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Dental Sealants and Cavity Prevention

Feb 04, 2014

By Dean George

After consulting Punxsutawney Phil this past Sunday, we learned three things: first, Phil should keep his Ground Hog Day job after predicting a 3-point Broncos win in Sunday’s Super Bowl.

Punxsutawney Phil
Photo source:

Second, Phil predicted there’ll be six more weeks of winter. That squares with the Farmer’s Almanac and a weekend fortune cookie that advised me to wear flannel PJ’s until another cookie tells me otherwise.

Finally, Phil reminded us that February is National Children’s Dental Health Month. We join with Punxsutawney Phil in celebrating all the dentists and thousands of other professionals who are working to raise children’s awareness on the importance of oral health this month.

I plan to celebrate the latter later with a latte at Lucky Louie’s Libations. But enough about me! Let’s talk about how dental sealants are an excellent tool in cavity prevention, particularly for children, and how this procedure can benefit your wallet. For instance, did you know that applying dental sealants only takes a few minutes and costs about one-third of the cost of filling a molar? You heard it here first.

How are dental sealants applied? Applying dental sealants is a quick and painless 5-step or 6-step process, depending upon how the sealant is cured.

Cleaning The tooth surface must be thoroughly cleaned prior to application of the sealant. Dentists may use hydrogen peroxide, a toothbrush, a prophy cup or brush, or a prophy jet. (Prophy is a Greek word meaning to guard, or prevent beforehand.  For instance, prophylaxis is a $5 word for teeth cleaning, and teeth cleaning is generally used to prevent disease rather than as a treatment or cure for an existing disease.) 

Anyway, before application of a dental sealant the tooth surface is cleaned then rinsed for 20 to 30 seconds.  After rinsing the dentist will use an explorer (not like Lewis & Clark or Magellan but rather a dental tool) to find any remaining debris. If the dentist spots a potential problem, the decision to seal the tooth may be re-evaluated.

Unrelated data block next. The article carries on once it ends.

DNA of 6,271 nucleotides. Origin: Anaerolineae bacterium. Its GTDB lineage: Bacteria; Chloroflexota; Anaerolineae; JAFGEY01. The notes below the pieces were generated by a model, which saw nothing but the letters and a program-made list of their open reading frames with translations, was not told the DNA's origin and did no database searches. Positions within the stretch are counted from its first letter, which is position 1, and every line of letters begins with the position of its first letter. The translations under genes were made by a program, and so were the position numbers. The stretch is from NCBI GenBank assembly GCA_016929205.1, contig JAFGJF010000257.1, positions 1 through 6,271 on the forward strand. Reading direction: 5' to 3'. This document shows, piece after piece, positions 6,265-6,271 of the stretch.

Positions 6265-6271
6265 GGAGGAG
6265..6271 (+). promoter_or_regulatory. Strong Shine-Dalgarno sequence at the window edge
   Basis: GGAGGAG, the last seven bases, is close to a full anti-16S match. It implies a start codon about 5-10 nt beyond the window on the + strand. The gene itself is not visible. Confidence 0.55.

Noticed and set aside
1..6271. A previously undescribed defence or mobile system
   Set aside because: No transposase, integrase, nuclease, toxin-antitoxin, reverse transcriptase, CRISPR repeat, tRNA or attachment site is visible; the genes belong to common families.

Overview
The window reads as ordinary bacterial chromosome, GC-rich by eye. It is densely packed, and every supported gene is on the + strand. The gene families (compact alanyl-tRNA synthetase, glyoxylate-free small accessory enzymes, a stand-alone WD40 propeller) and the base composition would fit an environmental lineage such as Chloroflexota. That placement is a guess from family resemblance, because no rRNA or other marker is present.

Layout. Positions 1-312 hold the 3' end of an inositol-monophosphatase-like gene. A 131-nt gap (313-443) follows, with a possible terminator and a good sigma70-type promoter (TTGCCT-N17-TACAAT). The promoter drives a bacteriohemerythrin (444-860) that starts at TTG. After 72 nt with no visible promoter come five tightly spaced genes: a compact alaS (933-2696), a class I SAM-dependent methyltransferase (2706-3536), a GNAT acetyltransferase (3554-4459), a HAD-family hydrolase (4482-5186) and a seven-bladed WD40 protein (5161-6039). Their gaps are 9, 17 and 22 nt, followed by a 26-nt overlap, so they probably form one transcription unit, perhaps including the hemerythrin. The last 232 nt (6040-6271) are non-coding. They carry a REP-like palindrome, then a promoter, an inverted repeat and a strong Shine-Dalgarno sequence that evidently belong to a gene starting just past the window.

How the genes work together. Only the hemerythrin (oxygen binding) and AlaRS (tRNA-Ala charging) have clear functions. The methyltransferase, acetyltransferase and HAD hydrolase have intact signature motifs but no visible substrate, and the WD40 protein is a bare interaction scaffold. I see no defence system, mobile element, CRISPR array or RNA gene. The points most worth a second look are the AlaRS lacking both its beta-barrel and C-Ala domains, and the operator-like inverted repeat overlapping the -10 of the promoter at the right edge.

Isolate Your dentist or dental hygienist will the teeth with a rubber dam, or cover them with a cotton roll or dry pad. Aside from protecting the taste buds from the yucky taste akin to chomping on steel wool dipped in lemon-flavored paint thinner, isolating the teeth is vital because remineralization begins as soon as saliva touches the surface of the tooth being treated.  If saliva contaminates the tooth, the resin won’t stick but your treatment will be stuck – so to speak.

Rubber dams are the ideal method to isolate teeth, but since young children are often the ones undergoing the dental sealant procedure, often this isn’t used because of the fear factor. That is, unless a dentist wants a reputation for terrified wide-eyed and screaming young people.

Etching Have you heard the old line: “Would you like to visit my loft and see my etchings?” Well, when a dentist etches a tooth that’s not what they mean. Dentists use a liquid or gel-based orthophosphoric acid when they etch.  In addition to prepping a tooth for sealant, the acid also helps kill the bacteria in the pit and fissures of the tooth.  The etching is left on the tooth for 30 seconds.

Rinse and Dry After etching a tooth must be thoroughly rinsed for 30 seconds before being dried with air and suction. Again, if the treated tooth is contaminated with saliva or you accidentally squirt yourself with the rinsing wand, the etching has to be repeated.

Applying the Sealant There are two kinds of sealant material: chemically cured and light cured. The former requires mixing two compounds together immediately before placement. With this process the curing starts immediately and the tooth will be completely cured in 60 seconds. The light cured process requires no mixing and the curing process doesn’t begin until exposure to a light source liked that use in teeth whitening. Whichever process is used, the dentist takes great care that the sealant is evenly distributed into the pits and fissures of the tooth.

Curing the sealant This last step is only required if a dentist is light-curing the sealant. After the dentist has applied the sealant, it must remain undisturbed for 20 seconds before the curing light is applied. It only takes 30 seconds of concentrated light to harden the cure material.

Immediately after the sealant has cured the dentist will check for any flaws that may affect your bite.  Depending upon the number of teeth treated, you can be in and out of the dental chair in less time than a Super Bowl halftime – with or without a Bruno Mars landing.

What do dental sealants cost? How much you got? Just kidding. A typical sealant application costs about $45 per tooth, but costs can be as low as $18 to $20 per tooth with dental insurance or a discount dental plan available through the Dental Insurance Store. If you want to see for yourself, click here.

Thanks for reading, and for more dental adventures be sure to follow us on Facebook, Twitter, Pinterest, Google+ and LinkedIn.

Sources:, Today’s Dental

Copyright 2014, Bloom Insurance Agency, LLC©

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